Actress Melissa McCarthy has been in the news lately with her clothing line, Melissa McCarthy Seven7, which debuted August 13th on the Home Shopping Network (HSN) Channel and promised to be “for every woman of every size and shape”.
Other designers have come out with similar promises before and fallen short and I’ve written about a couple of such disappointments (see Dear Kelly Osbourne I’m a Woman Too and Come One, Come All Unless You’re Fatty, Fat, Fat). Which is why I was thrilled when Melissa announced her venture and was quoted in Women’s Wear Daily as saying “I’m doing all sizes. It’s a strange thing to stop at a certain size. Women don’t, so why should clothes?”. The line was touted to “be the ‘game-changer’ transforming the retail landscape for all sizes”.
Melissa had previously complained about not finding someone to make a suitable gown for her to wear to the Academy Awards when she was nominated for her role in Bridesmaids. I was so excited. FINALLY!!! Someone who understands the frustration that we bigger women endure in not finding attractive, quality clothing in our sizes.
In July, there were articles and blog posts about Seven7 debuting in August with sizes ranging from 4 to 28. HUH?!!! What happened to ALL sizes?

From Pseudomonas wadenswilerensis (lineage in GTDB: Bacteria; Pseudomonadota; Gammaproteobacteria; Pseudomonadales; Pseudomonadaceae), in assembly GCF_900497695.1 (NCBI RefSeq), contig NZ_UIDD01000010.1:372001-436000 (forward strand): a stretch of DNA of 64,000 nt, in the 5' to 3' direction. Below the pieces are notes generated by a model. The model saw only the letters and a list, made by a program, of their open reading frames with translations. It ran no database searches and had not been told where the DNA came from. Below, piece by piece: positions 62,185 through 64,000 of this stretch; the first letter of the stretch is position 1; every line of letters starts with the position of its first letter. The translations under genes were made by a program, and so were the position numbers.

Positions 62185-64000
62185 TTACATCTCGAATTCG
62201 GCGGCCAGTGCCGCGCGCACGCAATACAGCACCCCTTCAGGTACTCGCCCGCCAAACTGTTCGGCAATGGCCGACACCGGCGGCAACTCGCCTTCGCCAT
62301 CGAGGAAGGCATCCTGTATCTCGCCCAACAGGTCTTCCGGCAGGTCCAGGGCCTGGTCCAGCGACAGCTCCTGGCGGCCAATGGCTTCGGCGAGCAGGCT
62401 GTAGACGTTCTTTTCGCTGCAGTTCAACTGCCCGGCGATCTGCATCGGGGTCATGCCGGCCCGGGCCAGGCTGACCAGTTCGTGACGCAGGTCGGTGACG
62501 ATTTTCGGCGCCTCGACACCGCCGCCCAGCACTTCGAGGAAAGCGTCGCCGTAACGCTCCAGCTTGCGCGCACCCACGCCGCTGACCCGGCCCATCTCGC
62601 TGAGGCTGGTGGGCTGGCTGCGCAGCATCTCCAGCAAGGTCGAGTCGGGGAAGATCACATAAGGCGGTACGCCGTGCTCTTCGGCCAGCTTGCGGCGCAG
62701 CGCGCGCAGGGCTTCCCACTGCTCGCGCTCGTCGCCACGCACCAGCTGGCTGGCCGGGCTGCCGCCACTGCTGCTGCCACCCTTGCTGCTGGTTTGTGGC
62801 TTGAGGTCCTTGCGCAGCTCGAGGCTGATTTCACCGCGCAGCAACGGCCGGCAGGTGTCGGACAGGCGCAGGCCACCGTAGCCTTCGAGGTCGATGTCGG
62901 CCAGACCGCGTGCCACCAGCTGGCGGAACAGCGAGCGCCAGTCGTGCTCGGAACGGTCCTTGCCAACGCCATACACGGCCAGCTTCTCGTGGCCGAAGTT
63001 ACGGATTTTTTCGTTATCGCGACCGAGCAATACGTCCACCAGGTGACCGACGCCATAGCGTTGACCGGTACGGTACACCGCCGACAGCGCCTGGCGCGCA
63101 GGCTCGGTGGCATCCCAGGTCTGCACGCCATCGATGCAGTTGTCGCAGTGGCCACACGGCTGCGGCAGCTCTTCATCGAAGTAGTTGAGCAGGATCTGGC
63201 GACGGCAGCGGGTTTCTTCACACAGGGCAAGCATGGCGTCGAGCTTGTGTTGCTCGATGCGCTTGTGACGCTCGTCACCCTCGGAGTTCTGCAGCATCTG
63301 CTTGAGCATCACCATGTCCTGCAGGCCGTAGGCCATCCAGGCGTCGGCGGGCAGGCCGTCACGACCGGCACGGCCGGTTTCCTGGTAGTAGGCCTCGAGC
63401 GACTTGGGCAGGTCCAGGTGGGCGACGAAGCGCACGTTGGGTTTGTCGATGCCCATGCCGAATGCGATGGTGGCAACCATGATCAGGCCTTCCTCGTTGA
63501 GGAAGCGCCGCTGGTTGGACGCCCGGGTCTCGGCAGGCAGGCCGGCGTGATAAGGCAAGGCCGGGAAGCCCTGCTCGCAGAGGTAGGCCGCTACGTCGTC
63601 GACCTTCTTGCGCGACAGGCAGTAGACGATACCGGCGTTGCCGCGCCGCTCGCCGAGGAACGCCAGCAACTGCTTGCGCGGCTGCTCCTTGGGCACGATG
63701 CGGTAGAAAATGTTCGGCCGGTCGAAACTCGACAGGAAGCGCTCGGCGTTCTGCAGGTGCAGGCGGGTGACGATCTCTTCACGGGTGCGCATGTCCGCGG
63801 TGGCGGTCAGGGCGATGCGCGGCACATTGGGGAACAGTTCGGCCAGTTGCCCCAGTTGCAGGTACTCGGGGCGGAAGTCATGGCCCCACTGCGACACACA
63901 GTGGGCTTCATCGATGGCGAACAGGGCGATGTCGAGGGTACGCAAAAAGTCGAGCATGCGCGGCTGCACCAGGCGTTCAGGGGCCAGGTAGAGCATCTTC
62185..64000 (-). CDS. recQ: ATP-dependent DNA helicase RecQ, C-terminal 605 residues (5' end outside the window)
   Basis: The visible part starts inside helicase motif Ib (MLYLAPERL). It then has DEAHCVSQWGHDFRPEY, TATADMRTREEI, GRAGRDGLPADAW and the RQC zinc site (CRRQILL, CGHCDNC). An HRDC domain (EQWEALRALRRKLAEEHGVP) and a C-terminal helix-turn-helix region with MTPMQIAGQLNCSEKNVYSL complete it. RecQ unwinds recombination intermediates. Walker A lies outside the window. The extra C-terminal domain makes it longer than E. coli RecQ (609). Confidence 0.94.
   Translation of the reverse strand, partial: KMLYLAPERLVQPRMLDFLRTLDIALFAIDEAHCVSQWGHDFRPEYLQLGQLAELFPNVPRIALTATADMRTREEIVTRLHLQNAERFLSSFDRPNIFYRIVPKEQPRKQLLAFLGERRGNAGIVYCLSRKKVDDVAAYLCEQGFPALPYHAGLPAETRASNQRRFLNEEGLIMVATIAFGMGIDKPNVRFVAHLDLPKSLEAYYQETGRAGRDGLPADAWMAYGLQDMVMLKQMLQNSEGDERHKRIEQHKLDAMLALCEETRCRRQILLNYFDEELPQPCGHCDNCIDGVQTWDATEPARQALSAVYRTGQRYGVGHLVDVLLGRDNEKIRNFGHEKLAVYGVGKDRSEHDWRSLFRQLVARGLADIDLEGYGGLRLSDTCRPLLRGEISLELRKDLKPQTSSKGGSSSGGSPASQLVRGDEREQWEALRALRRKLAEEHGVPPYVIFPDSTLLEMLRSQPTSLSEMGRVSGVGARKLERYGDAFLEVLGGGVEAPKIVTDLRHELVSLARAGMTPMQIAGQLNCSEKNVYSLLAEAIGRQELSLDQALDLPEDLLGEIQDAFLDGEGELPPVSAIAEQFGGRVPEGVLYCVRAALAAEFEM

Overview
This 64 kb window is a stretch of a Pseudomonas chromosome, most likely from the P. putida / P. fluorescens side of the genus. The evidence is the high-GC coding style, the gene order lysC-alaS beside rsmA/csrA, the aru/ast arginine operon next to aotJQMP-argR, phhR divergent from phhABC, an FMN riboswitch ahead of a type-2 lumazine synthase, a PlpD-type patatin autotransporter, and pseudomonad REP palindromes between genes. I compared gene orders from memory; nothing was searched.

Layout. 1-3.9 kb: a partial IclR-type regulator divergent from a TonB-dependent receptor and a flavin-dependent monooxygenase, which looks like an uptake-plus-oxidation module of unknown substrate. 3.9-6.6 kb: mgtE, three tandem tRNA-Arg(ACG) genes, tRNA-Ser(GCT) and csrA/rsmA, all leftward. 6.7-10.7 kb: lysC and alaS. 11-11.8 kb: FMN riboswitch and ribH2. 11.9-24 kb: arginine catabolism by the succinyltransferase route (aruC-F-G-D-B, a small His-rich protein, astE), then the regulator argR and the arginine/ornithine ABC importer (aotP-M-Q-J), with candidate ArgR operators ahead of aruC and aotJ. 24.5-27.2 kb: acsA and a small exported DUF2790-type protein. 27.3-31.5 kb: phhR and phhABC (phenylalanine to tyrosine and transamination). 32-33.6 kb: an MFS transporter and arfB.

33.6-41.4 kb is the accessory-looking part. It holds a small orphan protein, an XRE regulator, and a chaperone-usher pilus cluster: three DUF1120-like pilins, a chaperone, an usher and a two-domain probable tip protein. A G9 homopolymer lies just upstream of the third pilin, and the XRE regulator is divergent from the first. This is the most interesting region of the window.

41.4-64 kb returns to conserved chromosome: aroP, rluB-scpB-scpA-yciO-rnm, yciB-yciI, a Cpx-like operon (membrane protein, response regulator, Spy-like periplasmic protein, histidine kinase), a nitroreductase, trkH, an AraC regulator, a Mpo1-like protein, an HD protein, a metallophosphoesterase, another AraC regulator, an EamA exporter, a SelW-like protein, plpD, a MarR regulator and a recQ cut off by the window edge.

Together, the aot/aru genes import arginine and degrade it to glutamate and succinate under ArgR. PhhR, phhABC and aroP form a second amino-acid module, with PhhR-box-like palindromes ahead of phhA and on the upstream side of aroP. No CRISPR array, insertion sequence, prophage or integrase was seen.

August 13th, I’m eagerly perusing the HSN website for the Seven7 pieces and see an adorable sleeveless tank top. The biggest size it’s available in is 22. But, but, but… what happened to ALL sizes?
Then I see this….
Does anyone else see the contradiction? How can fashion come in “every size” when you’re limiting the range to 1X-3X and 16W-24W?
Flash forward to yesterday….
More articles and stories about Seven7 and how Melissa believes that clothing sizes shouldn’t be segregated in stores.
“Women come in all sizes. Seventy percent of women in the United States are a size 14 or above, and that’s technically ‘plus-size,’ so you’re taking your biggest category of people and telling them, ‘You’re not really worthy.’ I find that very strange. I also find it very bad business. It doesn’t make a lot of sense numbers-wise. It’s like, if you open a restaurant and you say, ‘We’re primarily gonna serve people that don’t eat.’ It’s like, what?”
What?! OK, first I will say that I agree with not segregating sizes. Why should there be a plus size or big/tall section at all? We know what fits us… just hang them together with the other clothes, indicate the sizes and we’ll be smart enough to find them.
However, whether she realizes it or not, Melissa has opened a restaurant and told people who are below size 4 and over size 28 that they can’t eat there. Yet again, someone who uses the word “all” and doesn’t include “ALL”. And that is disappointing.
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